Brian A. Hodges v. Chan Holcombe

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June 15, 2005


[NO. CV 2003-1311]




Robert J. Gladwin, Judge

On September 12, 2003, appellee Chan Holcombe filed a complaint in Sebastian County Circuit Court against appellant Brian Hodges, alleging breach of contract regarding a loan of $15,000 appellee made to appellant. The trial court granted judgment against appellant in the amount of $7220 plus court costs, an attorney's fee, and interest. Appellant raises four points on appeal: (1) the trial court erred in finding that a valid and enforceable contract existed; (2) the trial court erred in denying his inviolate right to a trial by jury; (3) he was denied fundamental fairness, due process of law, and his right to counsel under the Sixth and Fourteenth Amendments of the United States Constitution; (4) the interest rate of the alleged contract violated Article 19, Section 13 of the Arkansas Constitution. We reverse and remand on the jury-trial issue.

When appellant filed his answer to appellee's complaint on November 24, 2003, he requested a jury trial. Moreover, appellee requested a jury trial in a letter to the court filed on December 17, 2003. On that same date, the trial court set the case for jury trial to be held on March 29, 2004.

On March 24, 2004, appellant's counsel filed a motion to withdraw. The following day, the trial court granted the motion based on its finding that appellant had terminated the services of his attorney. In the order, the trial court advised that appellant's case would proceed to trial on March 29, 2004, and that, if appellant had not retained another attorney to represent him, he could proceed pro se.

On March 29, 2004, appellant appeared before the court and requested a continuance because he was without representation despite his efforts to retain an attorney. After some discussion, the trial court denied the request, and the following colloquy occurred:

MR. LANGSTON: I will just start with my first witness if it's all right with the Court.

THE COURT: That's okay.

MR. HODGES: Judge ----

THE COURT: What, Mr. Hodges?

MR. HODGES: I thought this was a jury trial.

THE COURT: Mr. Hodges, your actions last week forced me to not call in the jury because we simply couldn't reach you. You left us in a lurch of being unable to contact you. I'll bet the Court Administrator tried to contact you fifteen times, that would not be an exaggeration, perhaps twenty and we just simply couldn't bring fifty people up here not having heard from you or any way to contact you. The first witness.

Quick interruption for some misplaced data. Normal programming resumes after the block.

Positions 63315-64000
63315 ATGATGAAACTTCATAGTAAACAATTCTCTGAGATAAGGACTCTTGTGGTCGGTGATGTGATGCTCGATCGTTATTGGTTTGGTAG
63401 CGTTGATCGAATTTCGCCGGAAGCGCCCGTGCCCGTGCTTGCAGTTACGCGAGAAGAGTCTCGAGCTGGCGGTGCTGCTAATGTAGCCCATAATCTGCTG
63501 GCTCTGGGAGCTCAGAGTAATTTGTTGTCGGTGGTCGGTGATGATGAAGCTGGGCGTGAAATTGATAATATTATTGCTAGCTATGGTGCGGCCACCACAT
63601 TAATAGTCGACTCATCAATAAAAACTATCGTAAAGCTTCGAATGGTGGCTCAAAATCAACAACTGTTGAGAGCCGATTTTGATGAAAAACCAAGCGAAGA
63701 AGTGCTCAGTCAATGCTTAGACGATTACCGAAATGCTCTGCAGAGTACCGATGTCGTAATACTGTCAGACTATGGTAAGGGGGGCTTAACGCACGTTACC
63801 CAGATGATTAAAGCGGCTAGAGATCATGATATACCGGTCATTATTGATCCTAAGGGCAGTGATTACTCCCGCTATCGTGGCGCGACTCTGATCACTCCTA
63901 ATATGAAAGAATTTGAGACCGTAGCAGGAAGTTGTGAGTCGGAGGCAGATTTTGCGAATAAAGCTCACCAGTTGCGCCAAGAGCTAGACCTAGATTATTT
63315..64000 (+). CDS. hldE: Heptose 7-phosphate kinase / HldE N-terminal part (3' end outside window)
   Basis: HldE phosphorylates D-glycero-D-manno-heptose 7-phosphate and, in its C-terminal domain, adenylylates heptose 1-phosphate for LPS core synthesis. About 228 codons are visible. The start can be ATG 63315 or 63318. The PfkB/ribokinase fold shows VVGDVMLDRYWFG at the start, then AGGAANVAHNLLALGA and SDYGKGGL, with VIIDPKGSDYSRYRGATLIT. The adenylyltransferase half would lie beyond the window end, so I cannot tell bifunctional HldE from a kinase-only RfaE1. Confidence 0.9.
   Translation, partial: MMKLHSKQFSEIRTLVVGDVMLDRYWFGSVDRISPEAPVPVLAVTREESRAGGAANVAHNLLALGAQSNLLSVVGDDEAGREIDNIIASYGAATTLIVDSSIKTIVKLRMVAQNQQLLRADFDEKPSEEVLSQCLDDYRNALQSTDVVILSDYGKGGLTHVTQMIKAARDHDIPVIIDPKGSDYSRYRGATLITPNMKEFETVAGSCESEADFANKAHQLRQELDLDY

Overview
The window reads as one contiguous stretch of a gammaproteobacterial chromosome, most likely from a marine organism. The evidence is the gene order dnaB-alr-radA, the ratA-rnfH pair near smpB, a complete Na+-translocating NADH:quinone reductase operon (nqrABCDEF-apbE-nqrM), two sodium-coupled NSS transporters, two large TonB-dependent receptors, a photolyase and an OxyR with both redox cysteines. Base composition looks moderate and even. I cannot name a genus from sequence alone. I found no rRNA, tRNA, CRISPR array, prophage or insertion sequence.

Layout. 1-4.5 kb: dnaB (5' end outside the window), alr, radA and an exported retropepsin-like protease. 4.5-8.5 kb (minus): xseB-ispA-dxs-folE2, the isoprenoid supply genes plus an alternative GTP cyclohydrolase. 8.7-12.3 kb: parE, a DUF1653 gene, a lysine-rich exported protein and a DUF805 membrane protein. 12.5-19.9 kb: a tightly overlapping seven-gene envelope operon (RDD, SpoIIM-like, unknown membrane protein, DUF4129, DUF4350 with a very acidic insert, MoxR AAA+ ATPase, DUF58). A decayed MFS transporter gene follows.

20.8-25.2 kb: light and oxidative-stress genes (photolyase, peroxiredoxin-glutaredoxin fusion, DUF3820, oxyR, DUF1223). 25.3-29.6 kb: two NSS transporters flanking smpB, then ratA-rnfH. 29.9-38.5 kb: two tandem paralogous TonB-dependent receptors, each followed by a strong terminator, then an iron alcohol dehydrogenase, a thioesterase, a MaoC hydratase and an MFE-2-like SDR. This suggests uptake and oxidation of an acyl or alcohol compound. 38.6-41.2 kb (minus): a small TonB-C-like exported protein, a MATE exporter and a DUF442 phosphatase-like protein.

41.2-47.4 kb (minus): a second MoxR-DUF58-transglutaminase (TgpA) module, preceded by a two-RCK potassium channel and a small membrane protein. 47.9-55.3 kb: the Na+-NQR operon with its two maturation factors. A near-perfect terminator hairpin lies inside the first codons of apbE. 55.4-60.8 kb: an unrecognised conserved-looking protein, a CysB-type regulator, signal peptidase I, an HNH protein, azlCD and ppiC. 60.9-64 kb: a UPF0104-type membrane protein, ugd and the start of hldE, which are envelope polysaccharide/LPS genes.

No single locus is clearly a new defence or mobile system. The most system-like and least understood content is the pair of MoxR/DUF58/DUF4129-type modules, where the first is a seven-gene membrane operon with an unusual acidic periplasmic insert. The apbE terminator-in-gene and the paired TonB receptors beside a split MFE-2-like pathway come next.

On appeal to this court, appellant argues that he did not waive his right to a jury trial. Appellee, on the other hand, contends that appellant's action and inaction prior to the trial, his failure to raise any objection, and the fact that he proceeded with the bench trial knowing that a jury was not present effectively waived his right to a jury trial.

The right to a jury trial is a constitutional right that is so fundamental that the rule that cures error where counsel fails to object ought not to be readily applied to the denial of rights protected in the Constitution of Arkansas and described therein as "inviolate." Bussey v. Bank of Malvern, 270 Ark. 37, 603 S.W.2d 426 Ark. App. (1980); see also Ark. Const. Art. 2, ยง 7. Procedural rules governing jury trials are not intended to diminish the right to a jury trial. Id. These rules should be interpreted so as not to give effect to dubious waivers of rights. Id.

Pursuant to Ark. R. Civ. P. 38(a), any party may demand a trial by jury of any issue triable of right by a jury by filing with the clerk a demand therefor in writing at any time after the commencement of the action and not later than twenty days prior to the trial date. The failure of a party to file a demand as required by the rules constitutes a waiver by him of trial by jury. Ark. R. Civ. P. 38(c). Moreover, a demand for trial by jury may not be withdrawn without the consent of the parties. Ark. R. Civ. P. 38(c). Arkansas Rule of Civil Procedure 39(a) provides:

When trial by jury has been demanded as provided in rule 38, the action shall be designated upon the docket as a jury action. The trial of all issues so demanded shall be by jury, unless (1) the parties or their attorneys of record, by written stipulation filed with the court or by an oral stipulation made in open court and entered in the record, consent to trial by the court sitting without a jury or (2) the court, upon motion or of its own initiative, finds that a right of trial by jury of some or all of those issues does not exist under the Constitution or statutes of this State.

On appeal, we review with strong deference to the trial court's determination of whether a party's demand for jury trial was untimely and whether that party previously waived his right to a jury trial. Duncan v. McGaugh, 19 Ark. App. 276, 719 S.W.2d 710 (1986). In the case at bar, both parties demanded a jury trial in writing well in advance of the scheduled trial date. The parties never sought to withdraw their demands, and they did not consent to a bench trial. Furthermore, the trial court did not suggest that appellant did not have a right to a trial by jury under our constitution or statutes. The trial court was understandably frustrated with appellant; however, under these circumstances, appellant was entitled to have his case heard by a jury.

Because we reverse on point 2, it is not necessary to address points 1, 3, and 4.

Reversed and remanded.

Hart and Roaf, JJ., agree.